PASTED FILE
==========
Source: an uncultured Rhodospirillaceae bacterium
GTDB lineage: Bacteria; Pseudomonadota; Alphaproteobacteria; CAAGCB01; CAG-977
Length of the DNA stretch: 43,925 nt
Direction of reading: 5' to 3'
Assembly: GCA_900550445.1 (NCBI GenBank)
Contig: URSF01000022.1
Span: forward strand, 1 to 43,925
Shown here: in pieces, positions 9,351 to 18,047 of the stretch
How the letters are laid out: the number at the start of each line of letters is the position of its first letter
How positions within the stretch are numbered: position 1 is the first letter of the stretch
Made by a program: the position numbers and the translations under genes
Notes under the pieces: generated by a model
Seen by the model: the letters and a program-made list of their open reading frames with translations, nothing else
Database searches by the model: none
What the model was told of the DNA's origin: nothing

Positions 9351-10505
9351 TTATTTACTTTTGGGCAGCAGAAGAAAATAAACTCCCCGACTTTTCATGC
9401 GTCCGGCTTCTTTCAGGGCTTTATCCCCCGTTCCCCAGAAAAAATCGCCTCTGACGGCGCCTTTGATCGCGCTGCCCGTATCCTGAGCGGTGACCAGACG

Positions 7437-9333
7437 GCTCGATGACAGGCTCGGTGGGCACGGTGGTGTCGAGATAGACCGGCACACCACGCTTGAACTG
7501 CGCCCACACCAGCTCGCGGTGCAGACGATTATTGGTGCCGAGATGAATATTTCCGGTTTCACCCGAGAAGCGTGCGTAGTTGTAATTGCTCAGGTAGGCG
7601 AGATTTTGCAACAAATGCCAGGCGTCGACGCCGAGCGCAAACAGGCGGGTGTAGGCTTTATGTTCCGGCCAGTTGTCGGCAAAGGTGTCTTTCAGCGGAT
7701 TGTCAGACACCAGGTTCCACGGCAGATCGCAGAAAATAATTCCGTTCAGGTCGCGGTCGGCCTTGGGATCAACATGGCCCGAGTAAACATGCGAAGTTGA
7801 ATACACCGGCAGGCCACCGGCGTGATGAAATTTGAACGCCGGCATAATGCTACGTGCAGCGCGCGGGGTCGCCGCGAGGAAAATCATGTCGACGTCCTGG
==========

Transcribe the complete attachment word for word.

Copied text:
Source: an uncultured Rhodospirillaceae bacterium
GTDB lineage: Bacteria; Pseudomonadota; Alphaproteobacteria; CAAGCB01; CAG-977
Length of the DNA stretch: 43,925 nt
Direction of reading: 5' to 3'
Assembly: GCA_900550445.1 (NCBI GenBank)
Contig: URSF01000022.1
Span: forward strand, 1 to 43,925
Shown here: in pieces, positions 9,351 to 18,047 of the stretch
How the letters are laid out: the number at the start of each line of letters is the position of its first letter
How positions within the stretch are numbered: position 1 is the first letter of the stretch
Made by a program: the position numbers and the translations under genes
Notes under the pieces: generated by a model
Seen by the model: the letters and a program-made list of their open reading frames with translations, nothing else
Database searches by the model: none
What the model was told of the DNA's origin: nothing

Positions 9351-10505
9351 TTATTTACTTTTGGGCAGCAGAAGAAAATAAACTCCCCGACTTTTCATGC
9401 GTCCGGCTTCTTTCAGGGCTTTATCCCCCGTTCCCCAGAAAAAATCGCCTCTGACGGCGCCTTTGATCGCGCTGCCCGTATCCTGAGCGGTGACCAGACG

Positions 7437-9333
7437 GCTCGATGACAGGCTCGGTGGGCACGGTGGTGTCGAGATAGACCGGCACACCACGCTTGAACTG
7501 CGCCCACACCAGCTCGCGGTGCAGACGATTATTGGTGCCGAGATGAATATTTCCGGTTTCACCCGAGAAGCGTGCGTAGTTGTAATTGCTCAGGTAGGCG
7601 AGATTTTGCAACAAATGCCAGGCGTCGACGCCGAGCGCAAACAGGCGGGTGTAGGCTTTATGTTCCGGCCAGTTGTCGGCAAAGGTGTCTTTCAGCGGAT
7701 TGTCAGACACCAGGTTCCACGGCAGATCGCAGAAAATAATTCCGTTCAGGTCGCGGTCGGCCTTGGGATCAACATGGCCCGAGTAAACATGCGAAGTTGA
7801 ATACACCGGCAGGCCACCGGCGTGATGAAATTTGAACGCCGGCATAATGCTACGTGCAGCGCGCGGGGTCGCCGCGAGGAAAATCATGTCGACGTCCTGG